The painting is regarded as one of the great achievements of Chinese art.

Duration: 1h08

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3 February 2015

Bruno Riccò
From Silicon to Graphene and Beyond
The hidden engine of change

Professor of Electronics, University of Bologna
Visiting Fellow, Clare Hall

We live in the Information society which is changing at unprecedented and ever increasing speed, shaped by the generation, transmission and processing of “information” (news, financial transactions, data, images, video, voice...). This is expressed in the digital language of computers, real engines of economic, social and cultural change.

The heart of computers is essentially made of silicon and after the ages of bronze and iron, the first and second industrial revolutions and the reign of steel, about sixty years ago we entered the age of silicon, present in all systems we use in our everyday life, often without knowing it.

Silicon development cannot last forever so two complementary strategies are being pursued at research level:  one seeks to extend the life of silicon technology, and the other seeks alternative materials. 

Graphene, a material discovered in the UK, is one of these alternatives.  

The results of this research will have a major role in shaping our future. New applications and markets are already in sight (domotics, wearable electronics, internet of things…) and others will certainly follow.  Endlessly?

Duration: 1h23

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25 January 2015

Emilia Wilton-Godberfforde
The Liar in Seventeenth-Century French Comedy
Liar, liar, pants on fire!

Junior Research Fellow, Clare Hall

In this colloquium I will explore the phenomenon lying and its comic potential. As the playground taunt reminds us, lying is incendiary, subversive and theatrical. The image of the falsifier aflame also points to hell-fire, the punishment inflicted for fraud. When catching the liar out others can enjoy seeing the transparent and hyperbolic nature of the fibber and view the liar as an amusing spectacle.

I look at how lying is presented on the stage in seventeenth century France, reflecting its provocative and scandalous nature and also its flamboyant, histrionic and even explosive dimension. I examine the process whereby characters construct narratives designed to trick, misdirect, dazzle, confuse or exploit their interlocutors.

This talk should appeal not only to those working in French literature, cultural studies and intellectual history but to anyone interested in how we communicate or miscommunicate and why we continue to be fascinated by trickery and deception.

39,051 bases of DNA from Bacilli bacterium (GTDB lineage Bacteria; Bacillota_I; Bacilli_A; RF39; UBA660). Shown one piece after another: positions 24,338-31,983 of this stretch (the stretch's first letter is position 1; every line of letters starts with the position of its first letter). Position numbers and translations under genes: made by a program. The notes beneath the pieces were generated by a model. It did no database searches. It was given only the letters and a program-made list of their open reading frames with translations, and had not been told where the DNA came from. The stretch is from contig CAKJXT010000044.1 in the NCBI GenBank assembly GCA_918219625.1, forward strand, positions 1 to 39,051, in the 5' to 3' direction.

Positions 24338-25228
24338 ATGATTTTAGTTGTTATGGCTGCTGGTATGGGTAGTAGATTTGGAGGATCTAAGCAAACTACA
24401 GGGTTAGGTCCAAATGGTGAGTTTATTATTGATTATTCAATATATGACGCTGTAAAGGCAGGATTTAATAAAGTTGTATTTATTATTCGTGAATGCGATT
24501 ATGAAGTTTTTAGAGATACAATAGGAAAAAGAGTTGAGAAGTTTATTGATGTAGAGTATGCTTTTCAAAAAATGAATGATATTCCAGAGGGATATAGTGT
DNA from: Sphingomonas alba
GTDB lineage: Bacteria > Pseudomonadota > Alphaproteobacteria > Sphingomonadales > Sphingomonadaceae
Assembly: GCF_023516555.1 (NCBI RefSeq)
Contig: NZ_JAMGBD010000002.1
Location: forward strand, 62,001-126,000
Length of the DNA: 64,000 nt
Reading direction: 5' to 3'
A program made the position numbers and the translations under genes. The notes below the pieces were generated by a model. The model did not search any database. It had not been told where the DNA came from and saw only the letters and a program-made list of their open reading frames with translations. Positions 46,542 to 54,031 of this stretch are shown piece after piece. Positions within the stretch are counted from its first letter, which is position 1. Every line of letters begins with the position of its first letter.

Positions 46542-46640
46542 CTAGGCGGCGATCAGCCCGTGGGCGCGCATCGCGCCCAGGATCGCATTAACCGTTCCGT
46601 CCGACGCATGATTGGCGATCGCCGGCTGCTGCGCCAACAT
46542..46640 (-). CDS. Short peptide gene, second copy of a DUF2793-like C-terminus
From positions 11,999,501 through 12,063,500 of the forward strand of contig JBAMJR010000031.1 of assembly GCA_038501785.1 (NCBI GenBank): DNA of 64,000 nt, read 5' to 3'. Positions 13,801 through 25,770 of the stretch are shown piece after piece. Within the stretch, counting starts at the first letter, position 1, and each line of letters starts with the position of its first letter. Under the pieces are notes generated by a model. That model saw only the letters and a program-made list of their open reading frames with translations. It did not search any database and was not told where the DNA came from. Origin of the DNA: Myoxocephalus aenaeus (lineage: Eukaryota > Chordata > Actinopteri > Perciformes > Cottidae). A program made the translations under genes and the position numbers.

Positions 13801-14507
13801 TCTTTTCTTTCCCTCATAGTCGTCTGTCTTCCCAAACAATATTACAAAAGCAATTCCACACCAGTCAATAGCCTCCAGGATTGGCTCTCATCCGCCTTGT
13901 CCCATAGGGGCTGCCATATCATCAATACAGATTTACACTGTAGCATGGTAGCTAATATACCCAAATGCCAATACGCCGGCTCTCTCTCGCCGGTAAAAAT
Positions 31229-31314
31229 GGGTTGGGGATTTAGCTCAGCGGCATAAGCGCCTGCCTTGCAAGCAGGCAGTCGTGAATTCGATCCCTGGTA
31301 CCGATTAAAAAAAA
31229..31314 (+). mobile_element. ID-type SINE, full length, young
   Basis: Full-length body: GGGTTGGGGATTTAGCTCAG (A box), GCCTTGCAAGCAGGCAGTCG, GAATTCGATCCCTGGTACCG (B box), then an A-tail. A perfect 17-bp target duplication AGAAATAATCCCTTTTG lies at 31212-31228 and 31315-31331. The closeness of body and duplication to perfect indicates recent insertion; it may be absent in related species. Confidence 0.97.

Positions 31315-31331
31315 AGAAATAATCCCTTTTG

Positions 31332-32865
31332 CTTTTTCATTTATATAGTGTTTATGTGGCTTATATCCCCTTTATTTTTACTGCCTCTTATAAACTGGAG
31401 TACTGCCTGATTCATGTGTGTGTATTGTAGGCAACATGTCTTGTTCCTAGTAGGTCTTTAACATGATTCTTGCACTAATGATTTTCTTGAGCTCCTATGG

Duration: 1h05

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25 November 2014

Malcolm Longair
The Cavendish Laboratory, 1932 to 1953
Decline and Regeneration

Emeritus Jacksonian Professor of Natural Philosophy, Emeritus Professorial Fellow and former Vice-President, Clare Hall.

1932 was an Annus Mirabilis at the Cavendish Laboratory, the culmination of the Laboratory's ascent to the forefront of physics associated with the names of Maxwell, Rayleigh, Thomson and Rutherford.

In 1938 Bragg inherited a laboratory in decline after its glory years.  Then WW2 intervened.  After the war, Bragg changed the direction of activity in the laboratory and within a decade it was back at the forefront of research with the discovery of the structure of DNA and the birth of radio astronomy.  How this came about reflects many changes in  research in physics, resulting from work during the war and the growth of Big Science.  

Duration: 1h27

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18 November 2014

Hasok Chang
Hans Rausing Professor of History and Philosophy of Science, University of Cambridge, and Professorial Fellow of Clare Hall
Is Water H2O?

Every schoolchild knows that water is H2O, but it was a terribly difficult thing for scientists to learn originally. The story of the changing ontology of water is not only fascinating in itself, but illustrates many important points about the nature of scientific knowledge and its development.

The story begins with the Chemical Revolution of the late 18th century, in which Lavoisier’s proposal that water was a compound of oxygen and hydrogen flew in the face of the traditional wisdom that it was an element.